If you are not “verified”, Indiana offers you the ability to submit your voter registration on line. Specifically, this online voter registration application allows you to apply to register to vote in Indiana, change your name on your voter registration record, or change the address on you voter registration record.
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  • Wednesday, July 19, 2017 6:34 PM
    During the legislative session, members of the Indiana General Assembly often discover that certain topics require further consideration and study before further legislative action can be taken.
    Indiana’s bipartisan Legislative Council, which is made up of eight state senators and eight state representatives, determines topics that need to be studied and assigns them to interim study committees. These committees, made up of state senators and representatives as well as lay members, meet during the summer and fall months when the General Assembly is not in session.
    I will serve on the following study committees, commission and council this year:
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  • Wednesday, July 19, 2017 4:00 AM
    Last year we had the privilege of living in Belize for two months. Most Belizean grocery stores are owned by Chinese families or German Mennonites, so finding familiar ingredients can be a bit of a challenge. I can give you the names of three stores that sell pig snouts, and two that sell chicken feet by the pound, but only one that sells vanilla extract. Every shopping trip was a scavenger hunt, and since the milk and bread go bad so quickly, we shopped every day.
    My favorite store was owned by an elderly Chinese man whose name I couldn’t pronounce, so he told me to call him Jim. His store is the only one in town that has automatic doors. Not the kind we have here, with separate doors for entering and exiting, but two gigantic, solid glass, sliding doors that open and close like an elevator.
    In the U.S. if you shop in one hundred degree weather, upon entering any place of business you will feel a welcoming wave of coolness. Not so in Belize. The heat inside is sometimes worse, and definitely more stifling, than outside.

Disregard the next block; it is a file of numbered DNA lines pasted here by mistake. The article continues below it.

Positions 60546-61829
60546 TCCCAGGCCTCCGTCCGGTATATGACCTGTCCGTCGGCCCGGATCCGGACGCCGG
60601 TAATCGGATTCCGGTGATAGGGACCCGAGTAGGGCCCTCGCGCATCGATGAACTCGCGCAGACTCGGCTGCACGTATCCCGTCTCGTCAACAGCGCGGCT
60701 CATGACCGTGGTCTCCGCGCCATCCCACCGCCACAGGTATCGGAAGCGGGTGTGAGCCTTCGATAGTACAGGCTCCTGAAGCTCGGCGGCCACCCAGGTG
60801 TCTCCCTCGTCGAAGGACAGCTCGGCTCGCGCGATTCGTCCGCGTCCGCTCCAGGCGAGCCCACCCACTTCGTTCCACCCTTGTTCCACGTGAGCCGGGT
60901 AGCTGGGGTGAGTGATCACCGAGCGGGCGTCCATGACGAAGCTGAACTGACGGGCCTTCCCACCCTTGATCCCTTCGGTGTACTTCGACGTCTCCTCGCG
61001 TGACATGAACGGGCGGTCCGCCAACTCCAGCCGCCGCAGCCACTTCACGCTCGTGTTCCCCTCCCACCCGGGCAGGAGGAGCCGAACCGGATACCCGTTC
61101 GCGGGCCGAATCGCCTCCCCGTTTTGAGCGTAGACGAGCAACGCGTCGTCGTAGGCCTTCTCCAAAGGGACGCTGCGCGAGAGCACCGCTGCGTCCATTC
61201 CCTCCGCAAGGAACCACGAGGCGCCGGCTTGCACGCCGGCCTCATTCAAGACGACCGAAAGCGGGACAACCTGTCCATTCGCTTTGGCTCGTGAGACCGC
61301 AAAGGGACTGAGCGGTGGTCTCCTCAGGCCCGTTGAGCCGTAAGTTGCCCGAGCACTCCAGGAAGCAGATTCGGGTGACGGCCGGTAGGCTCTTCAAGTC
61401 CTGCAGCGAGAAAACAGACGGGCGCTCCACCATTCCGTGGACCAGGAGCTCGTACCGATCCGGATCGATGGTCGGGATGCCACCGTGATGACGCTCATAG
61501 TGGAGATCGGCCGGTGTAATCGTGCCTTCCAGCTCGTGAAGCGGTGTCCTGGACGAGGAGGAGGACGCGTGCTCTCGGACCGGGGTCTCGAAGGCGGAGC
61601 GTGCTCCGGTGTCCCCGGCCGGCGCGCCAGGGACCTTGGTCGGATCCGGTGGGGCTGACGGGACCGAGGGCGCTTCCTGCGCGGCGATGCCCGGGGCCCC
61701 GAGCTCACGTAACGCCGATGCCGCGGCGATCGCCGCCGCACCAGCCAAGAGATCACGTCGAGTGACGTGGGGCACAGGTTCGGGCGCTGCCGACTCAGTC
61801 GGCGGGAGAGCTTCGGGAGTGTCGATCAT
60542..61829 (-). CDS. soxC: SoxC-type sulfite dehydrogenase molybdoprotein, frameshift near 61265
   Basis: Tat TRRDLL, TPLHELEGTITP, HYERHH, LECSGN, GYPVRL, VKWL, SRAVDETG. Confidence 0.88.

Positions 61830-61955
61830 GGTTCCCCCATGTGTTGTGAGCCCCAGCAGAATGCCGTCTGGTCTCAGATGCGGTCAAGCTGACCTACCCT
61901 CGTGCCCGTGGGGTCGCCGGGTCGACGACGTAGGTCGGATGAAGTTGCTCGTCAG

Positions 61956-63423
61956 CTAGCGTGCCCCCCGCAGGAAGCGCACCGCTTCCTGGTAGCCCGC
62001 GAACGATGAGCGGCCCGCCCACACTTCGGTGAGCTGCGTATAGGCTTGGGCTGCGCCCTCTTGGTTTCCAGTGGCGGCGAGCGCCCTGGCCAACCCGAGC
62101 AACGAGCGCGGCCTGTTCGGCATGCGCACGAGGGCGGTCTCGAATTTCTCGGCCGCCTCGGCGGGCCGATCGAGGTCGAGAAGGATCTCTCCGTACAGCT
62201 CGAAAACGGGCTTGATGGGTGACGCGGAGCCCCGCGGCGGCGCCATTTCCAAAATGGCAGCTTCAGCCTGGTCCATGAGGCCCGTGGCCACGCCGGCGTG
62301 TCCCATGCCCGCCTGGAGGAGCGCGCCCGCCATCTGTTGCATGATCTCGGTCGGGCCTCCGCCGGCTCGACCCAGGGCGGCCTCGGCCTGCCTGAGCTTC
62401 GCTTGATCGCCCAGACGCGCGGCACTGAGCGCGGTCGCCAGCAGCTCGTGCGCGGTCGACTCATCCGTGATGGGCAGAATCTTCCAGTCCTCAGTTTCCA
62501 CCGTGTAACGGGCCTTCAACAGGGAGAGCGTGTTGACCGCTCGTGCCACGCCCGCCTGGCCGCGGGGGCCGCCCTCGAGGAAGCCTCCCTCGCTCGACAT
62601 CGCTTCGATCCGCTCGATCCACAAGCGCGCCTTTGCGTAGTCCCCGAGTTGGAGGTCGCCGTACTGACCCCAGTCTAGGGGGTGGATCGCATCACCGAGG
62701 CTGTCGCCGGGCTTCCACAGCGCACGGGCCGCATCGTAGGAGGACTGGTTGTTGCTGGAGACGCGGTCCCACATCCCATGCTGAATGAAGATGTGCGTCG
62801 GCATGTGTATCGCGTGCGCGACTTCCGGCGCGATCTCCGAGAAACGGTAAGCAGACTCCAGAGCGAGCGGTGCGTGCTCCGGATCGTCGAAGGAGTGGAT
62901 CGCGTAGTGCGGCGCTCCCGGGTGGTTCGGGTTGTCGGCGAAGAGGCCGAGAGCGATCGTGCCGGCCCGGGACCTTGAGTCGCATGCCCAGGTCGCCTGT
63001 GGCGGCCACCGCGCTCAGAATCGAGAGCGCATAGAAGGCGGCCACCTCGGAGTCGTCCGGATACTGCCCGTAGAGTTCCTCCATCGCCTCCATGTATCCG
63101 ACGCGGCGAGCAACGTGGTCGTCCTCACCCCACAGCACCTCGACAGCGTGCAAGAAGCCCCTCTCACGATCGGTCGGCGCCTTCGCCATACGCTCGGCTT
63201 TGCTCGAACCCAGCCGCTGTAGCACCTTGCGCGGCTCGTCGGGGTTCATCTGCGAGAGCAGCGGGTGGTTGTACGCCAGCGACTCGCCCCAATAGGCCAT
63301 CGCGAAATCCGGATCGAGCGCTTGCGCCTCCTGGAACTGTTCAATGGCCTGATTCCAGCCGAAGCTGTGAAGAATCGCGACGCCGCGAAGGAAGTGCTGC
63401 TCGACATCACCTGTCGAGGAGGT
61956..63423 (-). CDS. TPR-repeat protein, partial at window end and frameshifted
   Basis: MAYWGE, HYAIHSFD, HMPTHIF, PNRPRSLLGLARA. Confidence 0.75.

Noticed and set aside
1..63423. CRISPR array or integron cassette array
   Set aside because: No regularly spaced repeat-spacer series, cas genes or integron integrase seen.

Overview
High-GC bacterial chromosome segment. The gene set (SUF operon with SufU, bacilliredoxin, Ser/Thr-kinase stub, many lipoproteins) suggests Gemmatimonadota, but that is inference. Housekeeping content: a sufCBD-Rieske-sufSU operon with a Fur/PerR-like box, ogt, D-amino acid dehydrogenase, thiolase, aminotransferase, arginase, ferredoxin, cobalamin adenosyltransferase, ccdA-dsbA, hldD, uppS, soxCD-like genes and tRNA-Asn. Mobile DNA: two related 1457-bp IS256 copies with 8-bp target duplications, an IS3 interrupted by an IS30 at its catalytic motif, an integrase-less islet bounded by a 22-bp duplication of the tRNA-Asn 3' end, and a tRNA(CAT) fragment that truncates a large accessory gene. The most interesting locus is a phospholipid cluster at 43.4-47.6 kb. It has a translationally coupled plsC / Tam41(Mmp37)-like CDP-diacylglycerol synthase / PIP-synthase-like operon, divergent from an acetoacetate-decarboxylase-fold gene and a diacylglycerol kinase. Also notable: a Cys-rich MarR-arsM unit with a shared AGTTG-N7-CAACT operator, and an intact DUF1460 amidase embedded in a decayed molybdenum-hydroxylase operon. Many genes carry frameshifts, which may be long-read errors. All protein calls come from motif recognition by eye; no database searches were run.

Here at home you can locate items by simply glancing across the aisles and reading the signs. In Belize, everything is jumbled together in a way that never made sense to me. I would find myself sweating profusely, trudging up and down every dark aisle, over and over trying to find the simplest items.
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  • Wednesday, July 19, 2017 4:00 AM
    The Montgomery County Youth Service Bureau, JUMP Program (Juvenile Mentoring Program) will be running a series of articles about the children who are on the waiting list hoping to be matched with a caring adult volunteer. Their names have been changed and their age changed slightly so that they may remain anonymous!
    Levi is a 12-year-old boy who lives in a single parent household. His mom describes him as good kid that does pretty well in school and never gets into any trouble. She said he is not really the daring type but is more cautious though not shy. She states that Levi is laid back and a good listener. One of the reasons she wants him to have a mentor is to help him be more outgoing and to learn to try new things without fear. She said he can be quiet at first but will start to open up once he gets comfortable with someone. 
    Levi says he likes school and his favorite subject is Math. He likes to play pool, ride bikes, play computer games, baseball, basketball, bowling, WWE Wrestling, watch movies, do craft projects and visit museums. His perfect day would be playing with remote control cars, going out to eat at Taco Bell and learning how to ride a 4 wheeler. 
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  • Tuesday, July 18, 2017 4:00 AM
    Southmont 2017 graduate Sydney Casteel might or might not be the best softball player to come out of Montgomery County. Whether she is or not, though, she’s definitely in the debate.
    As great as she might be on the field, just spend some time with her and those who interact with her and it’s clear that when it comes to being a good kid with a great head on her shoulders, she’s world class.
    Like many of you, I read John Marlowe’s excellent profile of Sydney a week ago when she was named The Paper’s 2017 Softball Player of the Year. At that point, I had not met Sydney. I’ve known her dad since he was skinnier than a wisp of hair on a bald man’s head. He was on the JV baseball team at Southmont and put up with a rookie coach who needed more training than he did. Of course Mark filled out over the years and wound up as our county’s top cop. Along the way he married up (spouse Kimbie) and they had a family, daughter Sydney and son Toby.
    The story on Sydney is intriguing. She’s an all-state player, has a Division I softball scholarship at Louisiana Tech and all the gaudy statistics one might expect. But what got me was the non-sports stuff. She’s South’s Salutatorian, a member of National Honor Society, a class officer, on student council, ambassadors and yearbook and . . . well, let’s just say more. Lots more.